Clinical Challenges: Oral Immunotherapy for Food Allergies

Derick Alison
Derick Alison
7 Min Read

Hailed for opening a new chapter in food allergy management, oral immunotherapy (OIT) is nevertheless going through growing pains in accessibility and acceptance in clinical practice.

In 2020, the FDA approved peanut allergen powder (Palforzia), an OIT developed to combat allergic reactions to peanuts — a departure from traditional allergen avoidance and anaphylaxis treatment. The peanut powder, indicated for children ages 4 to 17 years, consists of initial and supplemental doses alongside a peanut avoidance diet and is intended to help mitigate the effects of allergen exposure.

“We are in the middle of a tectonic shift in the management and treatment of food allergy,” said Warner Carr, MD, of the Children’s Hospital of Orange County in California.

Similar products are in development for other nut and food allergies, including ADP101 (manufactured by Alladapt Immunotherapeutics), a multi-food OIT that FDA granted fast track designation in November 2023 to expedite its development as a treatment for children ages 4 and up with one or more food allergies. The product — which contains peanut, almond, cashew, hazelnut, pecan, pistachio, walnut, sesame, soy, wheat, cow’s milk, chicken egg, codfish, salmon, and shrimp allergen proteins — would be administered to patients in controlled doses consistent with current OIT practices.

Patients and their families, meanwhile, have expressed a range of expectations and fears for the relatively new field of OIT.

For example, in an April 2023 focus group, parents of children with peanut allergies reported being eager and “excited” to learn about OIT, often describing themselves as being in “research mode” at the time their child was diagnosed. Among the top caregiver concerns were whether or not their child would be capable of self-reporting their reaction symptoms and whether or not they would go along with prescribed treatment.

Many caregivers also reported feeling “frustrated” with comparing conflicting items of research, as well as dealing with long wait times to see specialists.

Carr told MedPage Today that he is familiar with the struggle to see patients in a timely manner for them to start OIT.

“There is a huge unmet burden of disease. I have a very, very, very busy food allergy center. I have over 500 people on a waiting list,” he said. “If I saw you today, it could take anywhere from 8 to 12 months before you can actually start with treatments. There is a huge burden of disease and there just isn’t enough food allergy experts out there doing this treatment.”

Additionally, costs and reimbursement can be an additional hurdle for providers, even if patients have insurance. “The cost of providing this service is very expensive. And between staff and storage and space, it is a huge barrier,” said Carr.

“The vast majority of our payments come from insurance companies … There is no insurance code for doing oral immunotherapy, we use visit codes and we use challenge codes,” he noted. “The reimbursement for doing oral immunotherapy is very, very low, and that is a major barrier for doctors that own their business, or for other businesses that employ doctors that can do this treatment.”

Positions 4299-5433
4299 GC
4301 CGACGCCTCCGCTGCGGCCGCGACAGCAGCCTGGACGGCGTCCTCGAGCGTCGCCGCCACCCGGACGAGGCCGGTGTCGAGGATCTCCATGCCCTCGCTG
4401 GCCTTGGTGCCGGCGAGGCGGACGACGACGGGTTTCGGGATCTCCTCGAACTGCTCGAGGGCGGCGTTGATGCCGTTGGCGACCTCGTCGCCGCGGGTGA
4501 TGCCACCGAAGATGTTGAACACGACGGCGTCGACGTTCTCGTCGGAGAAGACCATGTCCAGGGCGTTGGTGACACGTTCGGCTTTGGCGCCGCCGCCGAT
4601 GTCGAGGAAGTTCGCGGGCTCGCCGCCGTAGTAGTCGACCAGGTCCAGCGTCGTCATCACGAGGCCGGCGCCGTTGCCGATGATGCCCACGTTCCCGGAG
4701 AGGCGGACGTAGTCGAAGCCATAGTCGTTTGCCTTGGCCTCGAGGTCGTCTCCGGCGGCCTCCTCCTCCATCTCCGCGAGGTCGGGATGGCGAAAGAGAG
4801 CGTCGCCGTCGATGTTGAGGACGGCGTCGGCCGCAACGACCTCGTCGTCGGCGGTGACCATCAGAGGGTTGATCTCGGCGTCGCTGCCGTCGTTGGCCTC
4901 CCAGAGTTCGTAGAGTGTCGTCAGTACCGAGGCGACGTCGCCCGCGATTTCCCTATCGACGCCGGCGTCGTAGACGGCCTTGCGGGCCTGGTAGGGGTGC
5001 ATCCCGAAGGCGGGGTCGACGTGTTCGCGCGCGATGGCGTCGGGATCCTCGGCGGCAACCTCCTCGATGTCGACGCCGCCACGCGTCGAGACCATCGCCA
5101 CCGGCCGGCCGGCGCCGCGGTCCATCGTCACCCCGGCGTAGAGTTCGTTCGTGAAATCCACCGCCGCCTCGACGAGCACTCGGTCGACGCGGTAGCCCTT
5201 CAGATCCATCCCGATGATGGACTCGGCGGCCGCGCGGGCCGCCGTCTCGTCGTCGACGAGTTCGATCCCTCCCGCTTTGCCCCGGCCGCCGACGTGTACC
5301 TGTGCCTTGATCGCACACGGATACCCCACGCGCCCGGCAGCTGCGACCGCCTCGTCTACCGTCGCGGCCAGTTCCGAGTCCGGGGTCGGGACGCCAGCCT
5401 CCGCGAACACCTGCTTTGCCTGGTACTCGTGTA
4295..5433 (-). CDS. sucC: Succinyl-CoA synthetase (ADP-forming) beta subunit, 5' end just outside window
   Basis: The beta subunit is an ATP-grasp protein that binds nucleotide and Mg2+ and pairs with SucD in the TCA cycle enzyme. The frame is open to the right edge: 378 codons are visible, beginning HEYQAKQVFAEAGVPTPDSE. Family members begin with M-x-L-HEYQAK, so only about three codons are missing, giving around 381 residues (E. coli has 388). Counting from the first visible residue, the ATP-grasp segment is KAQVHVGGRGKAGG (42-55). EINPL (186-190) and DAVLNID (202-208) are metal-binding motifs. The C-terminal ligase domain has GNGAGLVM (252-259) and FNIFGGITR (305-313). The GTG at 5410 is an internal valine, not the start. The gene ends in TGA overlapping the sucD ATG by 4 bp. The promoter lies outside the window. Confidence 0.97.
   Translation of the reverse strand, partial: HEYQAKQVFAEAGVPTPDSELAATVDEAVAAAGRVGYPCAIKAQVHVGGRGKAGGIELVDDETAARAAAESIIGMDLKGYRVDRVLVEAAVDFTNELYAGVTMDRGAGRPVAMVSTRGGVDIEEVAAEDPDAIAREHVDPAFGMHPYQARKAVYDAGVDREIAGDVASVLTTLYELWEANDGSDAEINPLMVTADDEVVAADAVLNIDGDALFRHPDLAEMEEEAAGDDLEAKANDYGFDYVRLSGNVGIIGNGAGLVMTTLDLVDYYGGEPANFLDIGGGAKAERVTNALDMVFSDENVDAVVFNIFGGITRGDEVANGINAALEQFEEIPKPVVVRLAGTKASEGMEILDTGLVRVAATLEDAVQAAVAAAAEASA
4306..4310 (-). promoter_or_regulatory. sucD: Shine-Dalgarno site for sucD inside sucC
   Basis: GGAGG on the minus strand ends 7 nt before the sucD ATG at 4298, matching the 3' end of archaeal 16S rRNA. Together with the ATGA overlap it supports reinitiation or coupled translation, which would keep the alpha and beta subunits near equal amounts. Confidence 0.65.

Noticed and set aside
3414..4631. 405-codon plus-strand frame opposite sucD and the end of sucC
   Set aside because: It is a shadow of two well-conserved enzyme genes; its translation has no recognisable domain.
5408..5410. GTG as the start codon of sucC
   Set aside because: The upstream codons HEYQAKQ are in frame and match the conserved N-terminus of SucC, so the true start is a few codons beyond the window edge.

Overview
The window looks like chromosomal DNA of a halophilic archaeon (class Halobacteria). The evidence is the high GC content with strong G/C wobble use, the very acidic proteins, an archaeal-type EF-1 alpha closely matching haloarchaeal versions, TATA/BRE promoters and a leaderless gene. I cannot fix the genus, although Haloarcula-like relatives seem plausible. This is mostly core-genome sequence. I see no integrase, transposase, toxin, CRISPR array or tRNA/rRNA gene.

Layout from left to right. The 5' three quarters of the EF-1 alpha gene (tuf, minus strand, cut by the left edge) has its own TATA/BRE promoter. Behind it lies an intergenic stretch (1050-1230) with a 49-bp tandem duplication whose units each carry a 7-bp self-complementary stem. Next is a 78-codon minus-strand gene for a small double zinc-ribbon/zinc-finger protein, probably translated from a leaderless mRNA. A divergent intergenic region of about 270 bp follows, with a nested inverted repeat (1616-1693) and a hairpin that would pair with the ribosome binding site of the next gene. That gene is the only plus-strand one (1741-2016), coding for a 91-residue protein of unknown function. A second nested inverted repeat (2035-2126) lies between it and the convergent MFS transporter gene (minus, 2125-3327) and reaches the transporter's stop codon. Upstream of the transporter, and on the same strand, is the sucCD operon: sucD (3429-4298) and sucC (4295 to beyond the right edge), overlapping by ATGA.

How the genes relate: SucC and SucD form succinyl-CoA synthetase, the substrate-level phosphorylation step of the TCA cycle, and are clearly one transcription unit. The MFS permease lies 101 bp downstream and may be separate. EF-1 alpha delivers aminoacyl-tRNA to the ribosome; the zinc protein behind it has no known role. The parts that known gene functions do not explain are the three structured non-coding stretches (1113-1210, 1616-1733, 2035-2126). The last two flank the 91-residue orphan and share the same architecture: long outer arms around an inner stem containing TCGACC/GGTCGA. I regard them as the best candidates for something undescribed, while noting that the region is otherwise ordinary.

Besides the high cost, treatment with the approved peanut allergen product requires a dosing schedule involving many office visits and an indefinite home-dosing period.

These time and financial commitments make ensuring that people really have a food allergy before starting them on OIT all the more important, said Kristin Sokol, MD, MPH, of Schreiber Allergy Center in Rockville, Maryland.

“We don’t want to commit them to a full year plus more of oral immunotherapy, a medical protocol, if they’re truly not allergic,” she said. “If it looks like there’s a chance that they might pass a challenge, but we’re not sure, of course we’re going to do a food challenge.”

Sokol described oral food challenges as the “gold standard” of allergy tests. Patients who don’t pass the food challenge may be candidates for OIT, perhaps starting at a somewhat higher dose than for people who did not undergo the food challenge, she told MedPage Today.

In practice, fears around food challenges do lead patients to skip this step before asking for OIT.

Monica Kraft, MD, of the Ohio State University Wexner Medical Center in Columbus, explained to MedPage Today that communication is key to making parents and patients feel more comfortable with oral food challenges.

“I have actually found in the majority of cases, patients are pretty amenable to doing the food challenge once we discuss what it involves and how we try to do it in a safe and controlled way,” she said, emphasizing that “they usually feel a little bit more reassured” after being informed that the allergy clinic where they receive treatment under close monitoring has medications available should an allergic reaction occur.

“I also try to be pretty upfront with why we’re discussing the food challenge,” Kraft added. “Often these are people who have very low-positive allergy test results by skin or blood, or they’re completely negative and they were told in the past they were allergic to the food, so there’s some lack of clarity.”

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    Elizabeth Short is a staff writer for MedPage Today. She often covers pulmonology and allergy & immunology. Follow


Sokol reported relationships with Sanofi and Genentech.

Carr and Kraft had no disclosures.

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